To keep your conversations private, Duo uses end-to-end encryption for calls.
- Only people in a call can know what’s said or shown.
- Google can’t see, hear, or save your call’s audio and video.
End-to-end encryption is a standard security method that many companies use. It's built into every Duo call, so you don’t need to turn it on yourself, and it can’t be turned off.
Encryption keeps your data private
Encryption masks data with a code, and a key is required to decode it.
For Duo calls, end-to-end encryption means that a call’s data (its audio and video) is encrypted from your device to your contact’s device. The encrypted audio and video can only be decoded with a shared secret key.
- Is a number that’s created on your device and the device you called. It exists only on those devices.
- Isn’t shared with Google, anyone else, or other devices.
- Disappears as soon as the call ends.
Even if someone gains access to the data for the call, they won’t understand it because they don’t have the key.
Duo keeps some call info to troubleshoot
To help fix problems, Duo uses some info about your calls, like:
- Why and when a call is dropped or delayed
- The device IDs of the caller and receiver
- Phone numbers of people in a group call
This info is securely stored for about a month on Google servers.
Shared secret keys stay on the callers’ devices
Your device decrypts your call’s audio and video with a shared secret key. This key is created on your device and your contact’s device and is deleted after the call ends. It’s not shared with any server.
What’s needed for a shared key
To calculate the shared key, each device needs:
- A private key, which is saved only on your device
- A public key, which is saved on Duo’s servers
The first time you set up Duo, your device creates several private/public key pairs. This way, you’re ready for several end-to-end encrypted calls.
How shared secret keys are created
- The devices exchange their public keys but don’t reveal their private keys.
- Next, each device uses its private key and the public key from the other device to calculate the shared secret key. They use a mathematical process called cryptography.
Google servers can’t decode your call
When you call someone else on Duo, your call’s audio and video typically go directly from your device to their device. This connection is called peer-to-peer. The call doesn’t go through a Google server.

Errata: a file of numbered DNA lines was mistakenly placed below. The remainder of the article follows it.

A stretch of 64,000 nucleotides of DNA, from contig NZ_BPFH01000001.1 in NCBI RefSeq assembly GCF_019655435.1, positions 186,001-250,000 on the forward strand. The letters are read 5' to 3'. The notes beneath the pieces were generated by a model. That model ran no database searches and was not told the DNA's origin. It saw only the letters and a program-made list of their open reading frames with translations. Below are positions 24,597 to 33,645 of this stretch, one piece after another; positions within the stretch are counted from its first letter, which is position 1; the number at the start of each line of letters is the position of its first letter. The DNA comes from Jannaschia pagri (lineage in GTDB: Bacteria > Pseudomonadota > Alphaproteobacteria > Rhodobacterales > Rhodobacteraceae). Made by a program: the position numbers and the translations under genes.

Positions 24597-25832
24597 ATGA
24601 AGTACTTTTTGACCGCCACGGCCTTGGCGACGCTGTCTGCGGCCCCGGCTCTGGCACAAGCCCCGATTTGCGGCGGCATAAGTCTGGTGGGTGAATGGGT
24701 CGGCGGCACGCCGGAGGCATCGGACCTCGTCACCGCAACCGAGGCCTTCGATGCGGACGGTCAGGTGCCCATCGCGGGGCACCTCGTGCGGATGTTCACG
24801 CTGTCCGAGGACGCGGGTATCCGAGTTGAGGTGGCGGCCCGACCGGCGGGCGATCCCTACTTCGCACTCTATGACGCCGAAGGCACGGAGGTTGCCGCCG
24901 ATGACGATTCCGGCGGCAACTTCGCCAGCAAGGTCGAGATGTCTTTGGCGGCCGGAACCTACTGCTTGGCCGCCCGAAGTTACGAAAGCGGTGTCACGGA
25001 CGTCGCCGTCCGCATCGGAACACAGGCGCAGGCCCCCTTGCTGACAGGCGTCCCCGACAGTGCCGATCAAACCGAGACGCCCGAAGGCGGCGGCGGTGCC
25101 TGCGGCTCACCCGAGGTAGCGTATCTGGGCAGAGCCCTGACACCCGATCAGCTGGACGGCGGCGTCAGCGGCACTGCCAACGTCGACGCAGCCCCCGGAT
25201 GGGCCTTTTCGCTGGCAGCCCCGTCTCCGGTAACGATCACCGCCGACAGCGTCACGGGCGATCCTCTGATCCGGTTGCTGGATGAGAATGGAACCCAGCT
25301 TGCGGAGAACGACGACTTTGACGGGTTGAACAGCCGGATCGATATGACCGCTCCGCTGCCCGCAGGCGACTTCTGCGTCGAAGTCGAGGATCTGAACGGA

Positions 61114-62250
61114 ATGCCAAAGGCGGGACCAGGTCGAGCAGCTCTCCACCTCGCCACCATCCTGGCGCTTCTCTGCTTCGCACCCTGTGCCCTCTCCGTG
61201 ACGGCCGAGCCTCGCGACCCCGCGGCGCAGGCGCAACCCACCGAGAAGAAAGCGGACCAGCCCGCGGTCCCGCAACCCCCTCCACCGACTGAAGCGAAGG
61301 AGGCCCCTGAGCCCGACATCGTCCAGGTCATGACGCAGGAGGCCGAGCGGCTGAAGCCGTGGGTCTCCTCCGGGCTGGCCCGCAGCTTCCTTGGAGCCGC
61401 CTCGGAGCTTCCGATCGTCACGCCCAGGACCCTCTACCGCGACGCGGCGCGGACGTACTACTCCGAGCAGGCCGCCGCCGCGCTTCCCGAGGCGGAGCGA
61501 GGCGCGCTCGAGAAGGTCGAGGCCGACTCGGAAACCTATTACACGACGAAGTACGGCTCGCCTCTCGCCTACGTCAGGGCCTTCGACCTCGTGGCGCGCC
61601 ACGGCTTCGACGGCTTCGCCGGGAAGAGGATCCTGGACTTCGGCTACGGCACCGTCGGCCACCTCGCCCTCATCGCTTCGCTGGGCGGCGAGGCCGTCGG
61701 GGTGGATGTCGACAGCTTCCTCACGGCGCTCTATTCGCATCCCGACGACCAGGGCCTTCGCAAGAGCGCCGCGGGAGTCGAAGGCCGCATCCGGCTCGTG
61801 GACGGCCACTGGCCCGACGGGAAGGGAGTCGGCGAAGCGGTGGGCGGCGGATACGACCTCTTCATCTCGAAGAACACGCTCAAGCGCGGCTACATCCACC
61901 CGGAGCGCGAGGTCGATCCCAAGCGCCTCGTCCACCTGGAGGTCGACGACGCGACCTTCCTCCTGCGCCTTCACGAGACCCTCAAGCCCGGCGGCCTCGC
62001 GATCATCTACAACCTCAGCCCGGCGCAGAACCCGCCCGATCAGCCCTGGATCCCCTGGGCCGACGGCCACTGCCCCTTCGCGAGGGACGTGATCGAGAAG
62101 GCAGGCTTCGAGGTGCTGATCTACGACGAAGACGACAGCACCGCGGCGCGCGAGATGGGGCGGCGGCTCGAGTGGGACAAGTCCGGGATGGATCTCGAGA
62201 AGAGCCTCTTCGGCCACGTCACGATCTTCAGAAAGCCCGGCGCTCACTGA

However, sometimes a peer-to-peer connection isn't available, like if a network setting blocks it. In this case, a Google relay server passes a call’s audio and video between your device and the device you called. The server can’t decode your call because it doesn’t have the shared secret key.
Group calls stay private on the server
Group calls are also end-to-end encrypted. To make sure group calls are high-quality, they go through a Google server.
That server routes everyone’s call audio and video to others in the group. To route calls, the server uses info about your call, like which device the video is from.
Group calls use multiple keys
To be part of a call that goes through a server, each group member’s device automatically uses:
- A sender key to encrypt the call’s audio and video. When someone starts a group call, each device exchanges this key with the other devices.
- A client-to-server key to encrypt info about the call. Each device exchanges this key with the server.
What the keys do
The keys work to:
- Encrypt your call’s audio and video so that only other people in the group can hear and see it.
- Decode the audio, video, and info from other people in the group call.
Keys can change during group calls
Everyone’s devices exchange new sender keys if either:
- Someone leaves a group
- A person who wasn’t part of the group gets added to it during the call
If a person in the group doesn’t immediately join the group call, their device can still use everyone’s sender keys. This way, that person can join the call anytime while it’s live.
When the group call ends, the keys are deleted.